Unsubstantiated allegations about the interference of “Russian hackers” in the US presidential election and about China’s industrial espionage against American companies might someday look like a naive example of much ado about nothing, compared with what Washington is about to plunge into.
Author: Leonid SAVIN
Liberalism as a political philosophy demands liberation from all variety of constraints. If one holds consistently liberal positions, one would then need to be liberated from one’s very human-ness itself, regardless of the fact that that is intrinsic to the meaning of life and the intent of history.
The aggressive attacks launched by the Democrats, although those were intended as a measure to discredit Donald Trump, will ultimately come back to haunt them, once they themselves end up being blamed for the deteriorating sympathies toward the Democrats and the US on the part of America’s allies and partners — not to mention its competitors.
Although the US maritime presence is global, and every country in the world, in one way or another, falls under the responsibility of the various Pentagon commands, the official line justifying the US presence from the Horn of Africa to the Strait of Malacca will now be more assertive and direct.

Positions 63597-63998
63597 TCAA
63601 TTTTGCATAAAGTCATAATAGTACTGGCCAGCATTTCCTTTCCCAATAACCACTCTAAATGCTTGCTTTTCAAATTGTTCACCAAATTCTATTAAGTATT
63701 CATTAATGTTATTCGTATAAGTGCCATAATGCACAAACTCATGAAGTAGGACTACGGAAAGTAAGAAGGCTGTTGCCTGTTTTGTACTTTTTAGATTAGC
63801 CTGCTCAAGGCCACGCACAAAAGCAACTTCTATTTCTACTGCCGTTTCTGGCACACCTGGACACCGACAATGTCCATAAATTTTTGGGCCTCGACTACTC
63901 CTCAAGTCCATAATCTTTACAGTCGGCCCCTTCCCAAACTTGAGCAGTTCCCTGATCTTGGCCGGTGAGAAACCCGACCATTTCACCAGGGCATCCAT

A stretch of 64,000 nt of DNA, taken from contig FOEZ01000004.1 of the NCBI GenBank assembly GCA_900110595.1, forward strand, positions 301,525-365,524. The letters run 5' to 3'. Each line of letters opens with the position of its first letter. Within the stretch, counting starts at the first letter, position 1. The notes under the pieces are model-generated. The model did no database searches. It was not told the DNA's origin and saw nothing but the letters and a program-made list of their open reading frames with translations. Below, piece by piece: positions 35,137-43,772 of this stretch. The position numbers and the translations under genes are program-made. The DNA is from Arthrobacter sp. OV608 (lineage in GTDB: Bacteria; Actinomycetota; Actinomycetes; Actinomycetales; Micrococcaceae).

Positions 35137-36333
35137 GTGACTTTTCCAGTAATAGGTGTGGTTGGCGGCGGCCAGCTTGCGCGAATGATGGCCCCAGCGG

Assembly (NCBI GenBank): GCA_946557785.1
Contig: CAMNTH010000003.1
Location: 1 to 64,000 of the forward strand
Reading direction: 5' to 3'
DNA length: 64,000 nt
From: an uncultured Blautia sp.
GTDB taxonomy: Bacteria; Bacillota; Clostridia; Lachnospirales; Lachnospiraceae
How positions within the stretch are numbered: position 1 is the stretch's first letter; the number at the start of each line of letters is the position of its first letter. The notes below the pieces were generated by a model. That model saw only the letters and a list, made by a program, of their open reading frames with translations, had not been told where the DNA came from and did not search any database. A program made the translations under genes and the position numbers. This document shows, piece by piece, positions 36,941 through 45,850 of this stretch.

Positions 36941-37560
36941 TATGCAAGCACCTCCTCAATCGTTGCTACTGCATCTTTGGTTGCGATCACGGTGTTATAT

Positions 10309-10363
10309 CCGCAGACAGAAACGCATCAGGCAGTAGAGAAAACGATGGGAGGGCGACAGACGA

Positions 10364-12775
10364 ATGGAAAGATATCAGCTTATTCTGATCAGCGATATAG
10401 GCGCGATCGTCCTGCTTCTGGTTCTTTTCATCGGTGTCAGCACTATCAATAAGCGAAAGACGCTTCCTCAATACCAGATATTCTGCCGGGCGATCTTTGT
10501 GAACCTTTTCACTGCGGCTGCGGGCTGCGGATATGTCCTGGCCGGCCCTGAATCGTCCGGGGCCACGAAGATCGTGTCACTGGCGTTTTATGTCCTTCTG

The US needs to preserve its presence and influence wherever possible. This suggests supplementing a certain formula: a large fleet, forward deployment, and secure logistics with cooperation that is international, inter-agency, and public-private in nature. This could create a “smart-power approach for the seas”.
Given that the US political system is based on “iron triangles” — the intersecting interests of corporations, government officials, and special-interest groups — it is unlikely that any truly sensible decision will be made in the US in regard to the use of armed force that would make it possible to resolve conflicts by means of diplomacy instead.
It’s fairly likely that the current crisis of liberalism will definitively bury the unipolar Western system of hegemony. And the budding movements of populism and regional protectionism can serve as the basis for a new, multipolar world order.